excerpted from DAMN THE CARNATIONS: FULL SPEED AHEAD
Typical slow Mardi Gras day at Bravo’s and with the regulars and all police attending the Pass Christian Parade-–and no vehicles in the parking lot-–it was elements made for the perfect biker storm–-when into my bar Peg Leg limped. His greasiness, gimp leg, built-up boot to his knee and rebelliousness attitude was a dead giveaway that I was being paid a visit by the infamous leader of the Outlaws.
A few weeks prior, the TV news reported a rogue biker gang had torched a juke joint elsewhere in the community and a few weeks before that they rolled up an elderly couple in a carpet and beat them nearly to death for their social security check money. The townsfolk were living in fear and it seemed nothing was being done. Everyone felt they had to protect their own as no arrests had been made.
The joint was wide open for table pickings. He stood in the doorway for a minute casing the place before settling on a table where he could stare through burglar bars out the window to mind his old lady in the parking lot. I gathered the steel bars resonated some familiar feel. From across the barroom floor he shouted at me, “Hurry up and bring me a Budweiser!”
With the most piss-poor attitude I’ve encountered in a time as far back as I can remember–and not that the information would be pertinent or matter much to the gang leader–it may have behooved him to do a little homework prior to choosing a target. Growing up the overlooked and underestimated middle daughter of “Ms. Audrey” (see Moonshine and Murder: A Southern Bedtime Story) –-known from New Orleans to Mobile as the only woman ever to stop a barroom brawl single-handedly-–my four siblings and I were taught that if we planned to survive the harsh scrutiny of the public we needed to develop thick skins and wear our poker faces and clean underwear in the event of an accident. You might say I was born in a bar: grew up doing my homework in one and learned many lessons in human psychology there.
With an opportunity to practice the most basic lesson learned, I put on the poker face and treaded heavily over to Peg Leg’s table-–sending him a nonverbal message that I didn’t much like him-–with a can of beer just barely cool–-no bottle for this little bastard to later use on me as a weapon. And that’s when he warned me of his boys being in-route, that I would serve them and they would fuck up the bar, but I was not to call the cops, “‘cause we’ll be back tomorrow to pay for the damages.”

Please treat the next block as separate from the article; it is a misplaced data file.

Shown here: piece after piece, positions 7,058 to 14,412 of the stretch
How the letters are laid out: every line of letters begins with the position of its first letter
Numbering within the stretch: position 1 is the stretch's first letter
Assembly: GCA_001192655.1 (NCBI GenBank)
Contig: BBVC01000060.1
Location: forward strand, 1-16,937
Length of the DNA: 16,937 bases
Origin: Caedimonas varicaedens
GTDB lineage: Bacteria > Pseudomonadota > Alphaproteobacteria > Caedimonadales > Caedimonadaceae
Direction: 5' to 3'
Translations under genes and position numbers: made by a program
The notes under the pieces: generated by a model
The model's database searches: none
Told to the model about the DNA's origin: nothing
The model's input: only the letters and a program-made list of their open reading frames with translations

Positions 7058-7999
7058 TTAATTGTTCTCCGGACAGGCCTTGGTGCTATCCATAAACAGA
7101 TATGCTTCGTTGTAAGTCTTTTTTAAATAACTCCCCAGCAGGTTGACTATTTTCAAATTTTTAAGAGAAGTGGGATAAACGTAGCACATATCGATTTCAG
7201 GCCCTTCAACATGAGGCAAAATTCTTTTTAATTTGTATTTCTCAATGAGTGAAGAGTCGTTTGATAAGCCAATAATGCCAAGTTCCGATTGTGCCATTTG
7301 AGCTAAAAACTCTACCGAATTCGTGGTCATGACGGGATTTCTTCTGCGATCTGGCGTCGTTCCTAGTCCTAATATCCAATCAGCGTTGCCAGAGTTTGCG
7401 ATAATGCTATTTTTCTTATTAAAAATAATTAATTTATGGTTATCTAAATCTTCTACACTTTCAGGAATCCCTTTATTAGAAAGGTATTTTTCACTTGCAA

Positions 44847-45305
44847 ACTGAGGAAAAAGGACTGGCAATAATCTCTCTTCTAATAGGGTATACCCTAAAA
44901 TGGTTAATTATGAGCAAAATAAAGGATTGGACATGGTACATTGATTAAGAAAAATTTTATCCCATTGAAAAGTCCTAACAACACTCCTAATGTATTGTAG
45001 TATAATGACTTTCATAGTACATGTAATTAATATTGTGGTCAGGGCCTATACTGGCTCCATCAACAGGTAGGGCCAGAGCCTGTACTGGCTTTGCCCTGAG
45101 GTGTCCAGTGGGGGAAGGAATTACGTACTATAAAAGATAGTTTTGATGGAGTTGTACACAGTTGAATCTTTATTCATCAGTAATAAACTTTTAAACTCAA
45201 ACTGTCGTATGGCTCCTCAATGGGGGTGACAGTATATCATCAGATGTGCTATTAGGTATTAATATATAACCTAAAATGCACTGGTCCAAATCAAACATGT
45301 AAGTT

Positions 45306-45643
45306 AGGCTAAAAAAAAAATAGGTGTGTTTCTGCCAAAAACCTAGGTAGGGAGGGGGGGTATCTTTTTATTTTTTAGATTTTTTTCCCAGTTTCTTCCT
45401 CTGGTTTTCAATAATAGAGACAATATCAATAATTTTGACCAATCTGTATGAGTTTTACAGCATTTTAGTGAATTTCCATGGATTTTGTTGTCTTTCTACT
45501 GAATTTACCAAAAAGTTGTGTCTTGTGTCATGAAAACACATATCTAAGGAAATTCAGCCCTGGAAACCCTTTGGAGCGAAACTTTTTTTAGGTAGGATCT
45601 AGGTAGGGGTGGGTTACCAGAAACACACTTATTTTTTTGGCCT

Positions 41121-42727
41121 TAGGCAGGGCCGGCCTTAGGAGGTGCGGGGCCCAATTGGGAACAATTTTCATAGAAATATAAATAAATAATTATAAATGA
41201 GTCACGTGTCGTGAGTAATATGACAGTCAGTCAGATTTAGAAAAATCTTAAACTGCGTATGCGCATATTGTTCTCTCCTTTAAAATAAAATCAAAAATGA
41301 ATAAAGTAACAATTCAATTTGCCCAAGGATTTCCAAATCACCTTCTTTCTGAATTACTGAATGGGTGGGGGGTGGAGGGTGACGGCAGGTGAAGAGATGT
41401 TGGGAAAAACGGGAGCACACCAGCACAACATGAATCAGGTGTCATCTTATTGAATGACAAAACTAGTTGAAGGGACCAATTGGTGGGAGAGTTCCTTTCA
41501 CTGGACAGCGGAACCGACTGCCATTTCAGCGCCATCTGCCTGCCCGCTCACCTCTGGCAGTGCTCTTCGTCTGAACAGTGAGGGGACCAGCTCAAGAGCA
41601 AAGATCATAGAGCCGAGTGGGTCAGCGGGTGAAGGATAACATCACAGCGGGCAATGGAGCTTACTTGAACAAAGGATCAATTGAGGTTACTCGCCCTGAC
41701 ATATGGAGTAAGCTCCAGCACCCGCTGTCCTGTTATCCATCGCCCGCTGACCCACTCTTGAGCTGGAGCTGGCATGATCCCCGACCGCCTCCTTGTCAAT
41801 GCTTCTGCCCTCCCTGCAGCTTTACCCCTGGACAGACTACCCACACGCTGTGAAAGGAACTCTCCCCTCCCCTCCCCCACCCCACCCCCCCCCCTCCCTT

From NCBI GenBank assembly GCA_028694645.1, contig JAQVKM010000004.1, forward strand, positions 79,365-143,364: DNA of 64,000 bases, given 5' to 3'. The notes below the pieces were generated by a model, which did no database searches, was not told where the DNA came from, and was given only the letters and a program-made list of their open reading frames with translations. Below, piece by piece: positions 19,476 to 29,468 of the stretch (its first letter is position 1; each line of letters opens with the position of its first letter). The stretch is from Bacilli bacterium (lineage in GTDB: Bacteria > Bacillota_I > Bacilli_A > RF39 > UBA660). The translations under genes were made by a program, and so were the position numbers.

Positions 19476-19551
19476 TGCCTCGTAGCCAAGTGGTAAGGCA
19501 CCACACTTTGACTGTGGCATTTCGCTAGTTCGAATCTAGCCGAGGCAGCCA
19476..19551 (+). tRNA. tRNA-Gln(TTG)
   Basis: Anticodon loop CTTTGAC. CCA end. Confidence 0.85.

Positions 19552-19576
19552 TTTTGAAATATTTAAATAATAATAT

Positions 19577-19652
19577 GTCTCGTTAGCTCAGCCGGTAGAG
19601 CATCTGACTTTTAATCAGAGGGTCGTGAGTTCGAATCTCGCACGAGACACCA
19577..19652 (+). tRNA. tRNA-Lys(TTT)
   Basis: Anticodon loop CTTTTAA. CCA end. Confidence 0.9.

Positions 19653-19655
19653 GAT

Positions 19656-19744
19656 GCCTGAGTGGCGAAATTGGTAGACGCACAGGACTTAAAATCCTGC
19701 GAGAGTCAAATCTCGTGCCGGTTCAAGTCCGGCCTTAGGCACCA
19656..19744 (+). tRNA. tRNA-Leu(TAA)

Reading between the lines I deciphered Peg Leg’s statement to mean that if I didn’t roll with the punches and take the lashing and called the cops, I would again pay for it tomorrow.
Huh! Can you imagine all these threats without even having been kissed? I should have knocked him in the head but instead I acted disinterested and slipped away into the stockroom where I placed a quiet 911 to report the imminent nasty weather. A second S.O.S. went out to my tough-as-a-lighter-stump brother-in-law, Wendy–-a personal hero of mine who’d do most anything I’d ask him to. When I caught up to Wendy he was oyster shuckin’ and jivin’ with a small posse of good ole boys out in the shed sippin’ on some of that Al Capone’ favorite Kiln Kryptonite.
Having grown up with a girl’s name (of which I can relate, having grown up with a boy’s name) made for one bad-ass from Pistache–-with something to prove. Just a real good ole boy who enjoys the simple life: cookin’, huntin’ and fishin’ and teaching an asshole a new lesson. Duck Dynasty has nothin’ on this family, Breaux–’cept a shit pot full of money.
Ready to throw down, Wendy and the boys arrived minutes before the bikers roared up on the scene. I ushered the peeps inside and hastily locked the door. As we worked on our game plan, free shots of whisky were poured for all, but not Peg Leg.